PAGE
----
Step-by-step advice for sellers on what to do if a customer complains about a parcel damaged or delayed by a courier or other delivery service. Plus pick up tips on how to reduce this risk.
It’s a common problem. You use a delivery service to ship a product to a customer. It’s in good condition when you pack it. But once it arrives, the customer says it’s been damaged in transit.
What to do?
As a seller, it’s your responsibility under the Consumer Guarantees Act to make sure deliveries arrive in good condition and at the agreed time. But this extra step between seller and buyer increases the risk of damage.
In a 2016 survey, Consumer Protection found 55 per cent of New Zealanders experienced a problem with a product or service in the past two years — 20 per cent said their most recent problem was the delay or non-delivery of a product or service.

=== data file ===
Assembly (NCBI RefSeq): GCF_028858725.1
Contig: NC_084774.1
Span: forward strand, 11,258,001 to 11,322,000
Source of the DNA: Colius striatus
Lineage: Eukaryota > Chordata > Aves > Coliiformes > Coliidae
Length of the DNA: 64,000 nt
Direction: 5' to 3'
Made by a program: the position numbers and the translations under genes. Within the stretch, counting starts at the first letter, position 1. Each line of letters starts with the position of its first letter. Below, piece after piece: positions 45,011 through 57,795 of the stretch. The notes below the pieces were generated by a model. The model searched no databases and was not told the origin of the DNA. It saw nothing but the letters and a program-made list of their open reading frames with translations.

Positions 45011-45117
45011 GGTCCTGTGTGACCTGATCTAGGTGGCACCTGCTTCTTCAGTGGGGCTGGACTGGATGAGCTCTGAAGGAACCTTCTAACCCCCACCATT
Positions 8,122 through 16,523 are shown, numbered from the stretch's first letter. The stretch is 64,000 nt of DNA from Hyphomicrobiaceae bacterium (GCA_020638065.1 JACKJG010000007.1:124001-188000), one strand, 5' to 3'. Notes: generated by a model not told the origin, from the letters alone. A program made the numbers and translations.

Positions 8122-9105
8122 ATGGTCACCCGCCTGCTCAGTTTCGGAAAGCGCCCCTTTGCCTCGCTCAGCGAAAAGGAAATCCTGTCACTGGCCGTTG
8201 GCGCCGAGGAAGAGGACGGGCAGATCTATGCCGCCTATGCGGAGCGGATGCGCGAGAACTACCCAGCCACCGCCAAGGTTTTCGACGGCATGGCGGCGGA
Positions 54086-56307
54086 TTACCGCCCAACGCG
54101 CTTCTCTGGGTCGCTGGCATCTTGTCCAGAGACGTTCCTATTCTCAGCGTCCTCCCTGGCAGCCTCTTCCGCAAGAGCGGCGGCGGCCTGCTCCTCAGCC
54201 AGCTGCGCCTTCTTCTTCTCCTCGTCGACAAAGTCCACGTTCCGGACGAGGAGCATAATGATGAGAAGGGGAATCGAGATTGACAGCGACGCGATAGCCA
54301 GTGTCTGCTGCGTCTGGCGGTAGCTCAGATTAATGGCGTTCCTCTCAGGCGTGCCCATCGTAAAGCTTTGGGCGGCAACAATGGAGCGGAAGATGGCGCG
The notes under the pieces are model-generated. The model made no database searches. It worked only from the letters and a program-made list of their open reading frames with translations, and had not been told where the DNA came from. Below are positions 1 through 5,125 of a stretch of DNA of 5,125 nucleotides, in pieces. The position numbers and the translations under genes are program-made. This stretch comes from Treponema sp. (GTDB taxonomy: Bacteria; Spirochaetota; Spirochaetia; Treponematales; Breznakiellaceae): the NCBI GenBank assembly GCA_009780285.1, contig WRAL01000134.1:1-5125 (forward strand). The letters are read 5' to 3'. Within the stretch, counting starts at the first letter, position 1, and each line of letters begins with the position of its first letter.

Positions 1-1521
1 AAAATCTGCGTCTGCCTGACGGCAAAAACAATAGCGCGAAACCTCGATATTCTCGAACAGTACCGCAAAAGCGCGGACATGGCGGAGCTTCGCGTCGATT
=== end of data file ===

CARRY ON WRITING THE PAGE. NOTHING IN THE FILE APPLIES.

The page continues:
Consumer problems caused by suppliers (external link) — Consumer Protection
Here’s what to do if a customer makes this complaint.
Providing remedies for faulty products (external link) — Consumer Protection
You may be able to claim compensation under this Act if deliveries to your customers are damaged or delayed by your courier or other delivery service — but it does not apply to postal services.
It’s a good idea to have a written contract with your delivery service. Together you must discuss and agree terms for when — or if — compensation will be paid for damaged or delayed packages. If you don’t have a written contract, you can still ask for compensation.
The Act does not apply for:
Note: The Contract and Commercial Law Act came into effect on 1 September 2017. It covers rules previously in a number of Acts, including the Carriage of Goods Act.
Use our new templates so you, your staff and your customers know how complaints will be handled. You can print these out or edit the PDFs on your computer or smartphone.
Our new section on customer complaints is packed with advice on what to do if someone complains in person or on social media — and when it’s OK to turn down a complaint.
You’ll also find tips on:
This guide shows you and any staff the requirements products or services must meet — if not, you must give a remedy.
From broken deliveries to spilled drinks, this quiz covers when to give a refund, repair or replacement — and when not to.